If we would be referring to customers, instead of customers' Jobs-to-Be-Done, we would identify an equivalent of these choices with the traditional Marketing STP (Segmenting, Targeting, Positioning), but the equivalence is strictly informative.

The Jobs market segmentation is performed based on the aspirations of customers in certain situations characterized by specificity, specialization or proficiency, that require customized ways of doing them, or when facing the constraints of circumstances that require compliance with regulations or with mandatory safety or security requirements.

Take a look back at the Airbnb example. What customer Jobs segments (and what Jobs reasons) are they targeting? The Jobs of travelers looking for interesting journey destinations and/or convenient & home-like accommodations, as well as those of hosts looking for guests for their spare property space. Does Airbnb target any of the specific customer demographic, professional or geographic segments of the market? Not at all. They target highly-specific Jobs segments of any customers, part of anydemographic, professional or geographic market segment.

Customer Jobs segmentation: Virgin Holidays

Take a look at the customer Jobs segmentation used by Virgin Holidays. What do you think, do they target segments of customer demographics, or segments of Jobsthat their customers intend to do? Even for the families (a typical demographic), the Value Propositions and the where-to-play Strategic Choices are targeting a variety of customer needs and desires.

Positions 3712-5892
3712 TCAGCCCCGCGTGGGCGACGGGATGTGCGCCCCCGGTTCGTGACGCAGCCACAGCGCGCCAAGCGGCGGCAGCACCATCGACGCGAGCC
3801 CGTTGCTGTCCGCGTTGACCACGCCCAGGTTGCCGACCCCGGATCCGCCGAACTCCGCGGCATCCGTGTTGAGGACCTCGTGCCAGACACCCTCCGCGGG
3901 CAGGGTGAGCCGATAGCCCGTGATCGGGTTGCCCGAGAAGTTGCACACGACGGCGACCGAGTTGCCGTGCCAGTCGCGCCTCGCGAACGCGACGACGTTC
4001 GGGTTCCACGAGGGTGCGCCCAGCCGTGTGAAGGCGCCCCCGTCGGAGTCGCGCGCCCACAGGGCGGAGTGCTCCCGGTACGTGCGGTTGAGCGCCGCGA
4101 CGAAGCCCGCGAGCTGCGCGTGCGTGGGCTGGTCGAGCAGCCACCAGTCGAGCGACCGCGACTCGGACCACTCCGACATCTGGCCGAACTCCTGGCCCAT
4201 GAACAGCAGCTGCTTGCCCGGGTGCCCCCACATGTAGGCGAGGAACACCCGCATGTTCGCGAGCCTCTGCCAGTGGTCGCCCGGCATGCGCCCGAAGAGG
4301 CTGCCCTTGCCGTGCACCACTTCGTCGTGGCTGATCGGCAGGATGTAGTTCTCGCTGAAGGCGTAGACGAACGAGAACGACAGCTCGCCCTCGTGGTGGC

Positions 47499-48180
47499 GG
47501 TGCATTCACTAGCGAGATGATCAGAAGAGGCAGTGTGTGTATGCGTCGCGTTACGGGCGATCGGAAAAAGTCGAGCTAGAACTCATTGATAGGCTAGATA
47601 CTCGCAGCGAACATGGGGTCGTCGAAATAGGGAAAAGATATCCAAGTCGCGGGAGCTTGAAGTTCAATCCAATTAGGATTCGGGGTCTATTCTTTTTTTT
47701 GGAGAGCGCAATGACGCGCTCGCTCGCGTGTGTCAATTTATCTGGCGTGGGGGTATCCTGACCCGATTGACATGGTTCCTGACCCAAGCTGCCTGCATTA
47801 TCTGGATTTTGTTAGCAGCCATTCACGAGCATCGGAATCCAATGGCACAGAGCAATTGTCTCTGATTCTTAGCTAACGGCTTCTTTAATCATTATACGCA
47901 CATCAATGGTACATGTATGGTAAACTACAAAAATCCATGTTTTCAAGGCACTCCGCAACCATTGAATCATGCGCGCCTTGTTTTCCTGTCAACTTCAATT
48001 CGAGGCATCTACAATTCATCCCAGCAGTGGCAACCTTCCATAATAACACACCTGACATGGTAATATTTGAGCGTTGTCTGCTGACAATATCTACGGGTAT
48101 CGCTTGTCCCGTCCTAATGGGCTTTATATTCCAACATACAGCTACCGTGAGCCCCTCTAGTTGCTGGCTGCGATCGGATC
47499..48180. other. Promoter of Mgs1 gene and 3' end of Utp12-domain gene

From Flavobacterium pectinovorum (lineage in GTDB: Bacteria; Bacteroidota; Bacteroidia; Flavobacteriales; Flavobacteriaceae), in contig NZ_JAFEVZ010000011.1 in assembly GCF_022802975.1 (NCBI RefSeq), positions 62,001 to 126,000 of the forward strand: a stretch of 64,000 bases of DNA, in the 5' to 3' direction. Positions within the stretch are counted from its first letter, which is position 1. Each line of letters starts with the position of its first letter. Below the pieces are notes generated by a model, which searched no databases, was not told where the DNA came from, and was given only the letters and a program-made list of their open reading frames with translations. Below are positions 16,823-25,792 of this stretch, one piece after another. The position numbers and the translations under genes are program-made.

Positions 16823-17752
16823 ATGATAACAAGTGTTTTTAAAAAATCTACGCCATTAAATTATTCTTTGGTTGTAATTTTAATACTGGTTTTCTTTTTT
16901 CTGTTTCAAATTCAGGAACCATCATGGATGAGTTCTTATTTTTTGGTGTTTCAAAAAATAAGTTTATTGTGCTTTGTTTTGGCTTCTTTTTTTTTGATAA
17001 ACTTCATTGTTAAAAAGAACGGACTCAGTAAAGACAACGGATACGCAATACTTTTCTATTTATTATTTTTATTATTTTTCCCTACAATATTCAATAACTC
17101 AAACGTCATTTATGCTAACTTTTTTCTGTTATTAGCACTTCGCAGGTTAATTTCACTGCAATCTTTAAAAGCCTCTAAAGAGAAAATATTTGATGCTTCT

► The Strategic Choices A2 - Market Edges Jobs focus our Strategy on the distinctive and special customers Jobs categories that are driven by comfort reasonsrelated either to belonging to an elite or special group, or to the need for luxury or vanity satisfaction. Traditionally, the customers with such Jobs are part of what is called High-End market.

Since we are talking about market edges, we also have the other side of the market: the customers who need to address the dissatisfaction with high costs, high upfront costs or depreciation, or who have to deal with the constraints of their income limitations. Traditionally, this is called Long Tail market.

These two Jobs segments are set apart from those targeted by the A1 - Strategic Choices because they require very specific ways of Doing the Job.

What do you think, which customer Jobs in the above example (Virgin Holidays) are targeted by their Value Propositions for Market Edges (luxury/delight: High-Endmarket, or budget/income constraints: Long Tail market)? We can easily see that Virgin Holidays are using a mix of Strategic Choices, which is not limited to targeting Segmented Jobs, only. Look closer at the mosaic of their Value Propositions and you'll spot those targeting the Top-End market (Luxury, Platinum, Sandals & Beaches) as well as those targeting the Long Tail market (Group bookings, Self-catering, Family, Multi-destinations).

B. Strategic Positioning for Convenience Jobs

► The Strategic Choices B1 - Time-sensitive Jobs focus our Strategy on Jobsgenerated by the aspiration for more efficiency, speed or better availability, including the quick access to specific products or services (e.g. critical spare parts deliver, emergency services, search & rescue, etc.), but also for convenience tasks, related to physical or virtual proximity and the desire for more ubiquity of such tasks (e.g. meal ingredients purchased from the closest proximity grocery instead of the distant supermarket, click & mortar stores, restaurants with home delivery, etc.).